Do You Want My Opinion or Not?

Any restaurant owner worth his/her salt will tell you that weighing customer comments can be the difference between packed houses and closed doors. If the hostess hears critique from exiting dinners, it is her duty to pass it along to the owner. I once worked for a great friend who owned a sports retail business and his biggest emphasis to his employees was the amount of focus placed on the customers. He would regularly consider the layout of his store in figuring out how to make shopping easier. He even restructured his pricing if his customers mentioned better deals elsewhere. If you want your business to succeed, you had better pay close attention to your customers. This is why the survey has been an indelible tool in shaping America’s capitalistic landscape.

But do you want my opinion or not?¬†Recently, I’ve observed questionable tactics by the employees of a few major corporations when asking customers to take surveys.

These businesses are Taco Bell and Old Navy.

Last month, after she totaled my order, a Taco Bell employee attempted to persuade me to give her store’s location all perfect scores on a survey which could be found at the website printed on the back of my receipt. Her exact words were, “We need all 5s”. Puzzled and shocked I nodded my head and proceeded to the end of the counter, picked up my food, and sat down to eat. Not long into my meal, the same employee made rounds through the dining room reminding customers to take the survey and to rate the store, “all 5s”.

When she came to my table, she recited her lines and began to quickly move on, assuming I’d agree. But I put down my taco and asked her if she was more interested in my honest opinion or in getting all 5s.

She stood speechless.

After stammering for a few seconds, she reiterated the survey instructions as if I had misunderstood her before. Seeing that she misunderstood me, I thanked her for her attentive service and she walked to the next table to beg for perfect scores.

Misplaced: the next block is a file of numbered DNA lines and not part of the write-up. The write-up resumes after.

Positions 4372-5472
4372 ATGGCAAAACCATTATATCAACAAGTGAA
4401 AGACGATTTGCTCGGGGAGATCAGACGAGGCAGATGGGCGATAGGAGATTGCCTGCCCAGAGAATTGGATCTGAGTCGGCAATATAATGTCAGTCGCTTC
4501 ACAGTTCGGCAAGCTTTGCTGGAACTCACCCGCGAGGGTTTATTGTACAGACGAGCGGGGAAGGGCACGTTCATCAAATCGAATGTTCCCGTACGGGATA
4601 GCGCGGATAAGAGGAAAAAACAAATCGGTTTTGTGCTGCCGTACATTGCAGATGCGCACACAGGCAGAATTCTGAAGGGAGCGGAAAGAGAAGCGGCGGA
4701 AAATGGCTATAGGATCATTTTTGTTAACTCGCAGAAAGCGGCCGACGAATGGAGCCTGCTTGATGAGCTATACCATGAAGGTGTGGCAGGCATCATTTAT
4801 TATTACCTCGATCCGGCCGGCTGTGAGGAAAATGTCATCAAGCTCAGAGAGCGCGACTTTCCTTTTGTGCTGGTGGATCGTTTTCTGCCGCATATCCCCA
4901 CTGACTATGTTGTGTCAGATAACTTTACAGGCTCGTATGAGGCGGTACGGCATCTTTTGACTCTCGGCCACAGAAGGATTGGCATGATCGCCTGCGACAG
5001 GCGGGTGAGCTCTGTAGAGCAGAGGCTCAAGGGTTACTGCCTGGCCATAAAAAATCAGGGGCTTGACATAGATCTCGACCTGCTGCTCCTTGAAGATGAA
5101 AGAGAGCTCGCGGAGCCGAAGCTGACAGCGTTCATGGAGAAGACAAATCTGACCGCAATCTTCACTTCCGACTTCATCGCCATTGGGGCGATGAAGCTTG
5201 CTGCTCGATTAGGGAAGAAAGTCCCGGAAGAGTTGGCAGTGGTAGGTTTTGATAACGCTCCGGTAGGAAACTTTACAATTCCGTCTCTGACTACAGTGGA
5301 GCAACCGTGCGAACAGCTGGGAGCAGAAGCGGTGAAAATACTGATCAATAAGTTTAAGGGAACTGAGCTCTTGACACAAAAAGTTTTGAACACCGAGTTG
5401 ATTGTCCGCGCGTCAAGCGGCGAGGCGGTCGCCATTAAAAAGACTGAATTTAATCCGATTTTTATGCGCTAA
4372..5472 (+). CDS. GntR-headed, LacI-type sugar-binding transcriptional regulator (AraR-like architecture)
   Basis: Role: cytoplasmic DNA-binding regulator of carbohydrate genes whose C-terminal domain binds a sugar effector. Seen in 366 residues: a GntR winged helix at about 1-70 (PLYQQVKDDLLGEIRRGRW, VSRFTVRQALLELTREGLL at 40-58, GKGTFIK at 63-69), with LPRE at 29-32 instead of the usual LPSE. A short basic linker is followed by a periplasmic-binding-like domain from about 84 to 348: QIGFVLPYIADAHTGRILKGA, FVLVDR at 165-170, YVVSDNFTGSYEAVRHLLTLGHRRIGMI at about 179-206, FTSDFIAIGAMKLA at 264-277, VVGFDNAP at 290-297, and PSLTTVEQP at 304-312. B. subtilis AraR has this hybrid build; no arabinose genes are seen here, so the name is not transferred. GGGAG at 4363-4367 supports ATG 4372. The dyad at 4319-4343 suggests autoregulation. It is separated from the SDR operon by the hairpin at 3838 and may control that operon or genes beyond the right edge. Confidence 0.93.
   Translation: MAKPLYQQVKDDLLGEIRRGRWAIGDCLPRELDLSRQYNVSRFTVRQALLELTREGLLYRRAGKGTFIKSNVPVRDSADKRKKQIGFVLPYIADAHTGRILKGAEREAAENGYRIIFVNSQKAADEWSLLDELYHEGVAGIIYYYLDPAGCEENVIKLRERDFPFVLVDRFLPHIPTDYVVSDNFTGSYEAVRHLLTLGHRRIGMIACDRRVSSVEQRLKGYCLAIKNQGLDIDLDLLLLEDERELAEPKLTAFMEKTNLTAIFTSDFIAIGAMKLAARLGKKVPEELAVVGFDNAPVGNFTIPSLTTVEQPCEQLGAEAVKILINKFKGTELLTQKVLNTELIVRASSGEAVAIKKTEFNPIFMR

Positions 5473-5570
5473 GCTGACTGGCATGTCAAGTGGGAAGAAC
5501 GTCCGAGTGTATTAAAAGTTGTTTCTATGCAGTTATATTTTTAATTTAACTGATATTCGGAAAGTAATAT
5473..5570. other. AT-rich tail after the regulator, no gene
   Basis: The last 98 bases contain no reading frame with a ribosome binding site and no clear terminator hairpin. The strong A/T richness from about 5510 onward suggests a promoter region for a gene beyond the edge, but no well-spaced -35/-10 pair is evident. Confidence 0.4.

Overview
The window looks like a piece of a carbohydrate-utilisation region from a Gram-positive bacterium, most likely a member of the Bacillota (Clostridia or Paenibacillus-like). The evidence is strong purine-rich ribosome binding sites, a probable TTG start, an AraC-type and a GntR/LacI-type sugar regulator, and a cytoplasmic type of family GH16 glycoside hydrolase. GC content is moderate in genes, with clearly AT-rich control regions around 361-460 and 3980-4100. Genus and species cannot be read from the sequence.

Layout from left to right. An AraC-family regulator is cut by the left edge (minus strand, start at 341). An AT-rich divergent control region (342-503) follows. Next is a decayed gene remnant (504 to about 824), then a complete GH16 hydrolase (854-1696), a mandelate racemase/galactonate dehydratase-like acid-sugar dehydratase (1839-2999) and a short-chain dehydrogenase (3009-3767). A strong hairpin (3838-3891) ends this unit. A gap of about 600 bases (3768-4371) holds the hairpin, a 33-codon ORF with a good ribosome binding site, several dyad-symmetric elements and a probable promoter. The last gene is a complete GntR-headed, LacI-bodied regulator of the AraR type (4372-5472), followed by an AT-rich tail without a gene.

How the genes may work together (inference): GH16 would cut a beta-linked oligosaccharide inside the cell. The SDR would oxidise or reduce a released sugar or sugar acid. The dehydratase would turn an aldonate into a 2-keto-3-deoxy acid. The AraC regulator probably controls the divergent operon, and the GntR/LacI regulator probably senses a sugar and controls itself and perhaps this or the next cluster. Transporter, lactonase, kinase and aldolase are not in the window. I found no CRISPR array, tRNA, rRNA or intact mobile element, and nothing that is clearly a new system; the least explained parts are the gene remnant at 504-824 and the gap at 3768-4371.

Just today, while doing my final stint of Christmas shopping, an Old Navy associate tried to pull the same shtick but with a subtle word change. Rather than say that her store ‘needed all 5s’, she nicely but rapidly explained that ‘they strive for all 9s and 10s’ on the survey that ‘I had been included in for shopping with them today’.

Firstly, please don’t treat me as if I have won the prize of taking part in a survey. While I appreciate the avenue through which I may communicate to your corporate office the details of my yule-tide experience, attempting to trick me into feeling that this opportunity is some free bonus is belittling.

Secondly, by rewording the tired message of all high marks, Old Navy must believe me to be out of tune with reality, have a short attention span, or possess a lower Intelligence Quotient than their Performance Fleece sweatshirts as to not fully comprehend I’ve just been asked to forgo my true thoughts/feelings and blindly obey their suggestion. By saying the numbers 9 and 10, Old Navy is banking that I’ll mark them as such…subliminal messaging…on my survey.

If Old Navy wishes to regain esteem in my eyes, they will simply make each customer aware of the survey while making very clear that they want the customer’s real impressions of his/her shopping experience. After all, what good is all 9s and 10s if the scores aren’t earned.

I’m not in such a benevolent mood with Taco Bell because I’ve heard their exact pitch for a few years now. Obviously, Taco Bell thinks it’s customers are too distracted with their hunger or the pretty, colorful window displays to realize they’ve just been told to lie on a survey.

And the lure of winning 5,000 dollars for taking the survey? I’m not buying it. It may be that you’re only entered in the cash drawing if you give ‘all 5s’. If this is the case, then you receive a double helping of shame to you this Christmas, Taco Bell, Inc!

You don’t want me to fill out a survey now, Taco Bell and Old Navy. Trust me!


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